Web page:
forcing more transparency in the oil and mining industries.
The second rule requires companies to make "reasonable" attempts to determine whether the tin, tantalum, tungsten and gold they use in their manufactures came from Democratic Republic of Congo mines that support armed groups in that African country where warfare has taken as many at five million lives. In the SEC's original "conflict-metals" rule proposed in 2010, companies would have had to prove the metals used in their goods didn’t come from the mines. Although the final rule was supposed to be imposed by April 2011, the SEC is giving companies two to four years to comply, something which has made human rights groups unhappy since the blood is being spilled now.
The SEC estimates compliance with the conflict-metals rule could cost $4 billion, which was one reason for the 3-2 vote. One of those opposed was Republican Commissioner Daniel Gallagher who said, “I do not like to see social or foreign policy provisions engrafted onto the securities laws.” He also noted that the rule might not work to curtail the war that the conflict metals are, in part, funding.
Gallagher was also the lone vote against the transparency rule imposed on extractive industries, making the same argument about foreign policy and security laws. (Two commissioners recused themselves in that vote for conflict-of-interest reasons.)
The rule is required under Section 1504 of Dodd-Frank. SEC diluted it by limiting disclosures to projects under $100,000. The rule takes effect in 2014. The commission estimates it will cost around $1 billion for companies to comply.
Part of the delay in getting the rule passed came as a result of companies lobbying the commissioners for changes. Although some companies, mining operations in particular, support transparency rules, the foes argue that they will be put at a disadvantage against foreign companies, many of which are state-owned, that are not required to make the same disclosures and that they may be excluded from operating in countries, such as China, which explicitly prohibit the kind of disclosures the rule requires.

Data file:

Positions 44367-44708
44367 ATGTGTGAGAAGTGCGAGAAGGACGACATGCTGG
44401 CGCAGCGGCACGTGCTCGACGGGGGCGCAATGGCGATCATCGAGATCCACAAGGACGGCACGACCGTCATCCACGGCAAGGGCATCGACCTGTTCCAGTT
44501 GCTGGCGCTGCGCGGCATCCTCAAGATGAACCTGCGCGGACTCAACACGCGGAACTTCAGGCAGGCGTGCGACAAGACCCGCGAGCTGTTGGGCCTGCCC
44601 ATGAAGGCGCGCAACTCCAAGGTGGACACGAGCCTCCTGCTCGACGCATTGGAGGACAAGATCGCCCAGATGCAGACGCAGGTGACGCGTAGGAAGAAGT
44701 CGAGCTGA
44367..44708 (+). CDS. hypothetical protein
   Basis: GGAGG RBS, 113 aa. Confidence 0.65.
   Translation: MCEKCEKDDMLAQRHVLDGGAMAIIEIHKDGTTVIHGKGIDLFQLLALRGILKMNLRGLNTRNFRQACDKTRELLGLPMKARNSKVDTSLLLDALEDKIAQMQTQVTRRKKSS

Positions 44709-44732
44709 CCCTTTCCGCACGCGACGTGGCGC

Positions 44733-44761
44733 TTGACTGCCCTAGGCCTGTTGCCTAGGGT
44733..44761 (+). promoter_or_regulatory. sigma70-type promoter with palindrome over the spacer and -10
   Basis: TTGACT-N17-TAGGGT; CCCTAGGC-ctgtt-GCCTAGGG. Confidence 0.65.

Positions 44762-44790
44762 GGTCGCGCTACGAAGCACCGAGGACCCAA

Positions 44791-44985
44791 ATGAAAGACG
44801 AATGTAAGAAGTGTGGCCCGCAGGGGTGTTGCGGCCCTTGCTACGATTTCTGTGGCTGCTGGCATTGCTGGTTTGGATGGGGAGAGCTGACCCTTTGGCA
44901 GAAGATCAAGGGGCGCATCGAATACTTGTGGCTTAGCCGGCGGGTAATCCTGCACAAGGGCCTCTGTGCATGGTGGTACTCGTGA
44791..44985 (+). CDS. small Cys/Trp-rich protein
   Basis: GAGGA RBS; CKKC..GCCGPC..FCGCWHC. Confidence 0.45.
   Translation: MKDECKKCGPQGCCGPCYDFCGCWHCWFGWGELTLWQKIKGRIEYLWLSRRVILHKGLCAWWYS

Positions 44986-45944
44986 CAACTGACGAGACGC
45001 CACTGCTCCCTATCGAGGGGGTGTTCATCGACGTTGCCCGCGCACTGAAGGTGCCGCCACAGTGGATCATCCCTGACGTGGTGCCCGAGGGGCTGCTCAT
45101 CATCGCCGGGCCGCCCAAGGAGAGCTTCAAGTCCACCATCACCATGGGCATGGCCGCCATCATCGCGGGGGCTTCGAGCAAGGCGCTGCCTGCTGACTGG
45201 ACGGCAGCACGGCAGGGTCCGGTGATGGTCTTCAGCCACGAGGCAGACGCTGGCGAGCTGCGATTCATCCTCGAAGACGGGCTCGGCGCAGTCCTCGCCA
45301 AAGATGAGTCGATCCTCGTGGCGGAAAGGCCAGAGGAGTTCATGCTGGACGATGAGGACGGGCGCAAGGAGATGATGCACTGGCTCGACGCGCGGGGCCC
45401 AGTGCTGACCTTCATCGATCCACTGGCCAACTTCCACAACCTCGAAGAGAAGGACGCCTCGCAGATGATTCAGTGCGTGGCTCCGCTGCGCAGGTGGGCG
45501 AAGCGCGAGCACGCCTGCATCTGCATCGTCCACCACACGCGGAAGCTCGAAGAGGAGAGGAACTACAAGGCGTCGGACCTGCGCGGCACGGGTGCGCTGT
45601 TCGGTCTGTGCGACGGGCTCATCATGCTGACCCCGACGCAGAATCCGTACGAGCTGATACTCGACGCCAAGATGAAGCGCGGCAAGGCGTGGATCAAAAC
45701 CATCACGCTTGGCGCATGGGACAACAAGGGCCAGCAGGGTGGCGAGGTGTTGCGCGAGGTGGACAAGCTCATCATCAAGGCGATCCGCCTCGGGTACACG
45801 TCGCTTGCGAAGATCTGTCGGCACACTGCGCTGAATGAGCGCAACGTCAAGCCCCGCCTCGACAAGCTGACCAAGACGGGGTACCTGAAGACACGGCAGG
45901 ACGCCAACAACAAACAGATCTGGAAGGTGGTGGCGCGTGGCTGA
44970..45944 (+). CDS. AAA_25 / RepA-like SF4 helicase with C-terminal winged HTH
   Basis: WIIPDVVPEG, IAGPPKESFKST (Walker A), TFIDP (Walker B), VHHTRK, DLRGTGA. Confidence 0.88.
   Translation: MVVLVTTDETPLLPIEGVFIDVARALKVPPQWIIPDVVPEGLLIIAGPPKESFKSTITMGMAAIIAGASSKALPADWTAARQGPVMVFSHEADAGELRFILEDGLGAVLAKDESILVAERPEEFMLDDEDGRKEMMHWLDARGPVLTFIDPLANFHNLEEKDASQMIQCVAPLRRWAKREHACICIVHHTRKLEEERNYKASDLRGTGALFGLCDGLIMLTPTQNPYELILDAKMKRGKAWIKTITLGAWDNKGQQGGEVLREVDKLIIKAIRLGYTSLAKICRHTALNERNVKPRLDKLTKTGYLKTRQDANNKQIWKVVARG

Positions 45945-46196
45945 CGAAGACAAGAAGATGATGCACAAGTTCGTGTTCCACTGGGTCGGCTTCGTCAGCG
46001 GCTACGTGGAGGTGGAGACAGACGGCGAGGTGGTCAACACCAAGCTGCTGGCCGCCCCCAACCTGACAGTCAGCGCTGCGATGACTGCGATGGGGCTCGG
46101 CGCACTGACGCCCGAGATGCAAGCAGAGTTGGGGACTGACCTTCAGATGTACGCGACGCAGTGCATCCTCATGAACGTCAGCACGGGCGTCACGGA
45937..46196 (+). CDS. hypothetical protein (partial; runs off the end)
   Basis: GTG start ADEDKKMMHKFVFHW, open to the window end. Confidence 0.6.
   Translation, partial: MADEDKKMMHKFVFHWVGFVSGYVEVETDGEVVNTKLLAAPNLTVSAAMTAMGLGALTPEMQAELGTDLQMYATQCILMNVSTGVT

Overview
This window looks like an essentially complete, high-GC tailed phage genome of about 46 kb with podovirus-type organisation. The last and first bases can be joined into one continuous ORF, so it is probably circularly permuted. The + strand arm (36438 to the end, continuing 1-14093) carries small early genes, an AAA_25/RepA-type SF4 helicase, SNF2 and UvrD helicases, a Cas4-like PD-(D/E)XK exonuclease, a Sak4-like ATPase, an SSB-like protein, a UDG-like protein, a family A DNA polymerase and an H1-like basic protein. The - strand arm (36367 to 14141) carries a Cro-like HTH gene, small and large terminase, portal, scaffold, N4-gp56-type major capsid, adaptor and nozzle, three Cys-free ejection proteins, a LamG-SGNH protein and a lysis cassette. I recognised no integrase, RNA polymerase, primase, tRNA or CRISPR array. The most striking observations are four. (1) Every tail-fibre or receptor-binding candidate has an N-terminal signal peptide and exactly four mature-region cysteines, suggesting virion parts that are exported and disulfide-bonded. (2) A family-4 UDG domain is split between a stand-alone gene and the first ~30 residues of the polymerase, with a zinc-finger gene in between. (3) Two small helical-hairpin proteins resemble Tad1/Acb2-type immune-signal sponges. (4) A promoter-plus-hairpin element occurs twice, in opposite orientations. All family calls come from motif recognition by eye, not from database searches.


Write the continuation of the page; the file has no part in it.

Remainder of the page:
The American Petroleum Institute’s chief economist, John Felmy, told reporters that the S.E.C. rule would force oil and gas companies to reveal secret, proprietary information about their expenditures and bidding strategies. “With a few clicks of a mouse, state-owned foreign firms — companies like China National Petroleum Company and Russia’s Gazprom — would plunder that information, which could help them determine their rivals’ strategies and resource levels,” he said.Advocates of the rule include the editorial boards at The Economist and The Financial Times, both of which view the objections as overblown.
Both the extractive industry and conflict-metals rules are likely to generate lawsuits to stop their imposition. API had hinted that it might sue even before the rule was passed, perhaps in hopes that just the threat would cause the SEC to weaken it. A lawsuit now would further delay implementation of the rule and possibly gain a court-ordered weakening of it.
The Brookings Institution, which has been labeled liberal, centrist, center-left, and conservative, depending on who is doing the naming, posted an opinion brief on the rule Tuesday in which it stated:
But how costly to the corporate sector would disclosure be? It would be naïve to suggest that every corporation would gain (or have no costs) from full disclosure, at least in the short term. This has little to do with the actual administrative expenses of data collection for disclosure, because the incremental cost for new data collection over what data the companies already collect for tax and internal purposes would be small.Making it harder for companies to keep bribes, tax avoidance schemes and other shenanigans under wraps is exactly what the drafters of Dodd-Frank had in mind. It is no surprise that some of the richest companies on the planet are not eager for that to happen.
Instead, the real reason that disclosure may be costly to some companies in the short term relates to a different strand of our research: there are two types of companies, those that focus on efficiency and innovation and can thrive in a competitive level-playing field, and those that derive gains from rent-seeking (and outright bribery), monopolistic behavior or tax avoidance. The latter group would have an interest in maintaining an opaque status quo and stand to lose from a more equitable environment resulting from effective transparency, while the former group would stand to gain, since the playing field would be leveled across all companies, benefitting the entrepreneurial and competitive firms.